Corallus, the neotropical tree boas,[3] are a genus of boas found in Central America, South America and the West Indies. Nine extant species are recognized as of 2017.[3]

Temporal range: Paleocene to recent
Amazon tree boa, C. hortulanus
Scientific classification Edit this classification
Domain: Eukaryota
Kingdom: Animalia
Phylum: Chordata
Class: Reptilia
Order: Squamata
Suborder: Serpentes
Family: Boidae
Subfamily: Boinae
Genus: Corallus
Daudin, 1803[1]
Type species
Corallus obtusirostris
Daudin, 1803
  • Xiphosoma Wagler, 1824
  • Chrysenis Gray, 1860
  • Xenoboa Hoge, 1953

Description edit

All members of this genus are long, slightly flattened laterally and have thin bodies with large heads. They typically have relatively large eyes, although this is less pronounced in the larger species, such as the emerald tree boa, Corallus caninus. The anterior teeth are highly elongated, often being several times the length one would expect for snakes of their size. These are used for penetrating layers of feathers to get a firm grip on birds, their primary prey. All members of the genus are nocturnal and have large numbers of very pronounced thermoreceptive pits are located between the labial scales.

Distribution and habitat edit

Species in the genus Corallus are found in Central America, South America and the West Indies. In Central America they occur in Honduras, eastern Guatemala through Nicaragua, Costa Rica and Panama. The range of the genus in South America includes Pacific Colombia and Ecuador, as well as the Amazon Basin from Colombia, Ecuador, Peru and northern Bolivia through Brazil to Venezuela, Isla Margarita, Trinidad, Tobago, Guyana, Suriname and French Guiana. In the West Indies it is found on St. Vincent, the Grenadines (Bequia Island, Ile Quatre, Baliceaux, Mustique, Canouan, Maryeau, Union Island, Petit Martinique and Carriacou), Grenada and the Windward Islands (Lesser Antilles).[2]

Species edit

As of 2017, nine species are recognized in this genus.[4][3] C. annulatus was formerly treated as a subspecies of C. annulatus but is now treated as a species in its own right.[5]

Species[3] Taxon author[3] Subsp.*[3] Common name Geographic range[2] Image
C. annulatus (Cope, 1875) 0 Ringed tree boa Central America in eastern Guatemala, Honduras, Nicaragua, Costa Rica, Panama. Also in South America in Pacific Colombia and northwestern Ecuador.
C. batesii (Gray, 1860) 0 Amazon Basin emerald tree boa South America in the Amazon Basin region of Colombia, Ecuador, Peru, northern Bolivia, and Brazil.
C. blombergi (Rendahl [sv] and Vestergren, 1941) 0 Blomberg’s tree boa Ecuador, Colombia (Nariño)
C. caninus (Linnaeus, 1758) 0 Emerald tree boa South America in the Guiana Shield region of Colombia, and from Venezuela to the Guianas.
C. cookii (Gray, 1842) 0 Cook's tree boa St. Vincent (West Indies).
C. cropanii (Hoge, 1953) 0 Cropani's tree boa Miracatu, São Paulo, Brazil.
C. grenadensis (Barbour, 1914) 0 Grenada Bank tree boa The Grenadines: Bequia Island, Ile Quatre, Baliceaux, Mustique, Canouan, Maryeau, Union Island and Carriacou and Grenada.
C. hortulanaT (Linnaeus, 1758) 0 Amazon tree boa South America in southern Colombia east of the Andes, southern Venezuela, Guyana, Suriname, French Guiana, Amazonian Brazil, Ecuador, Peru and Bolivia.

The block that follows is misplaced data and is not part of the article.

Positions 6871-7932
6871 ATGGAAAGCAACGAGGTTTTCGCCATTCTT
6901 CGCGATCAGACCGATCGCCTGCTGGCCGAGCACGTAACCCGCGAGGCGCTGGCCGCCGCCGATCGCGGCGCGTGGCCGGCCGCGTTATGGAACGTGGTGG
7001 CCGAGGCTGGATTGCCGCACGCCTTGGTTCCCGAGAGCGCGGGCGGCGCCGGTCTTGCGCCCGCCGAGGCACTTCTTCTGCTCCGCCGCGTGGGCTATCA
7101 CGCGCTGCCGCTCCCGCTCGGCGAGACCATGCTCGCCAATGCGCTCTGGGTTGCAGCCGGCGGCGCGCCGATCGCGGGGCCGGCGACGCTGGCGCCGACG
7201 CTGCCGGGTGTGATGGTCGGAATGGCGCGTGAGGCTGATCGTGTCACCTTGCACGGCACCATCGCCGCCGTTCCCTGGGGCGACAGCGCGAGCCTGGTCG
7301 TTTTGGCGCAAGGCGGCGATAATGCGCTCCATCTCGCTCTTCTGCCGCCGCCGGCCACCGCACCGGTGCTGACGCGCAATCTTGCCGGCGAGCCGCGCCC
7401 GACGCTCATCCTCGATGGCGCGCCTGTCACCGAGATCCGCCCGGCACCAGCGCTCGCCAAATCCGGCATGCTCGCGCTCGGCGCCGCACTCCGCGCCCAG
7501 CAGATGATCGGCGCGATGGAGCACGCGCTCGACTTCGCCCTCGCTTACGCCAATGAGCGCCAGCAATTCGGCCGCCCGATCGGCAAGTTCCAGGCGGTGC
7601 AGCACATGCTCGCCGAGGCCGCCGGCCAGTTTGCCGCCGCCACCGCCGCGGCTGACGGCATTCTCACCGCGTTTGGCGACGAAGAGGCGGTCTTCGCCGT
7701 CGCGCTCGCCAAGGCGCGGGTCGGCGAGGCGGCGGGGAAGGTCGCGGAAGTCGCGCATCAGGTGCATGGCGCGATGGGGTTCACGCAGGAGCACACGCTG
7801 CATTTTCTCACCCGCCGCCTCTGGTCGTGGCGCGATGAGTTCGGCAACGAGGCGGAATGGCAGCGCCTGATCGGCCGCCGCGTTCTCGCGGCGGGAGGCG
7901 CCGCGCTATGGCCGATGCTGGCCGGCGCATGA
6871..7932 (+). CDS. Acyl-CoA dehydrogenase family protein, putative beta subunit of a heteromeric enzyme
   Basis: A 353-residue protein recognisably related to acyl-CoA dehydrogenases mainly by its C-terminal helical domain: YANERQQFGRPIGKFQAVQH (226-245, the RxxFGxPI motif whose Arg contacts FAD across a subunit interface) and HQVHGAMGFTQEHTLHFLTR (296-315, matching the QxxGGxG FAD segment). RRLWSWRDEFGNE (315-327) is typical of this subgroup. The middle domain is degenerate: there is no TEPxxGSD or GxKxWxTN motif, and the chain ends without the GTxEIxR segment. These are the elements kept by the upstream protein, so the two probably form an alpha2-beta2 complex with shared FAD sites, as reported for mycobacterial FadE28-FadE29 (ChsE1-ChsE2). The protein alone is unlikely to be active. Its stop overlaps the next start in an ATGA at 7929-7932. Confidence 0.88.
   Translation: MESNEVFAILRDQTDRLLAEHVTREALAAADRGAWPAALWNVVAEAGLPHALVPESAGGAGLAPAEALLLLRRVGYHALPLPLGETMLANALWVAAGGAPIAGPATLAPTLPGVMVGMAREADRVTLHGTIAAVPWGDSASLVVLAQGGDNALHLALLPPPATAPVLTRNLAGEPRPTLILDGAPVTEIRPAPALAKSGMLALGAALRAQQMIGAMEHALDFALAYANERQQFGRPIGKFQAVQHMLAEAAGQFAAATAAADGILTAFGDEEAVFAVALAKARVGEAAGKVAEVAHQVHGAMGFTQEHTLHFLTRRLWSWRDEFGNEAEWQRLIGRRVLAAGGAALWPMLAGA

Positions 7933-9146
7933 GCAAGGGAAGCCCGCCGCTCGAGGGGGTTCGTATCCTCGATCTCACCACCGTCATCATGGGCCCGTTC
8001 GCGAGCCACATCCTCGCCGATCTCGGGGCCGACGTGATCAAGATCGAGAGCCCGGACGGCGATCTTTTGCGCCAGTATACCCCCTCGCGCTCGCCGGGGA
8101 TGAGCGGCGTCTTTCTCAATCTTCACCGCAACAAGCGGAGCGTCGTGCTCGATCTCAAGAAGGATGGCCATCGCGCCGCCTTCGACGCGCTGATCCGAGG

C. ruschenbergerii (Cope, 1876) 0 Central American tree boa Lower Central America in southwestern Costa Rica (south of 10° N) and Panama, including Isla del Rey, Isla Contadora, Isla de Cébaco and Isla Suscantupu. South America in Colombia east of the Andes, north of the Cordillera Central and north of the Cordillera Oriental, northern Venezuela north of the Cordillera de Mérida and in the drainage of the Río Orinoco, north and west of the Guiana Shield, east of the Orinoco Delta. Also on Isla Margarita, Trinidad and Tobago.

T) Type species.

Captivity edit

Two species of Corallus are frequently imported as pets, the Amazon tree boa, C. hortulanus, and the emerald tree boa, C. caninus. Most, if not all, have an aggressive demeanor and will strike readily. Their stunning coloration makes them popular, but their specialized habitat and feeding make them suitable only for advanced keepers. Captive bred specimens are much more docile than their wild caught counterparts.

Extinct species edit

A fossil species, Corallus priscus, was described in Brazil in 2001.[6][7]

References edit

  1. ^ Daudin, F. M. (1803). "Erpétologie. Caracteres des vingt-trois genres qui composent l'ordre des Ophidiens". Magasin Encyclopédique. An. 8 (in French). 5 (20): 434.
  2. ^ a b c McDiarmid RW, Campbell JA, Touré T (1999). Snake Species of the World: A Taxonomic and Geographic Reference, Volume 1. Washington, District of Columbia: Herpetologists' League. 511 pp. ISBN 1-893777-00-6 (series). ISBN 1-893777-01-4 (volume).
  3. ^ a b c d e f "Corallus". Integrated Taxonomic Information System. Retrieved 14 September 2017.
  4. ^ Pyron, R. Alexander; Reynolds, R. Graham; Burbrink, Frank T. (2014). "A Taxonomic Revision of Boas (Serpentes: Boidae)". Zootaxa. 3846 (2): 251–252. doi:10.11646/zootaxa.3846.2.5. PMID 25112250.
  5. ^ Henderson, Robert W.; Höggren, Mats; Lamar, William W.; Porras, Louis (2001). "Distribution and Variation in the Treeboa Corallus annulatus (Serpentes: Boidae)". Studies on Neotropical Fauna and Environment. 36 (1): 39–47. doi:10.1076/snfe. S2CID 86358805.
  6. ^ Albino, Adriana María; Brizuela, Santiago (2014-03-01). "An Overview of the South American Fossil Squamates". The Anatomical Record. 297 (3): 349–368. doi:10.1002/ar.22858. hdl:11336/25228. ISSN 1932-8494. PMID 24482358. S2CID 38301429.
  7. ^ Rage, Jean-Claude (2001). "Fossil snakes from the Palaeocene of Sao José de Itaborai, Brazil, Part II. Boidae". Paleovertebrata. 30 (3–4): 122–125.

External links edit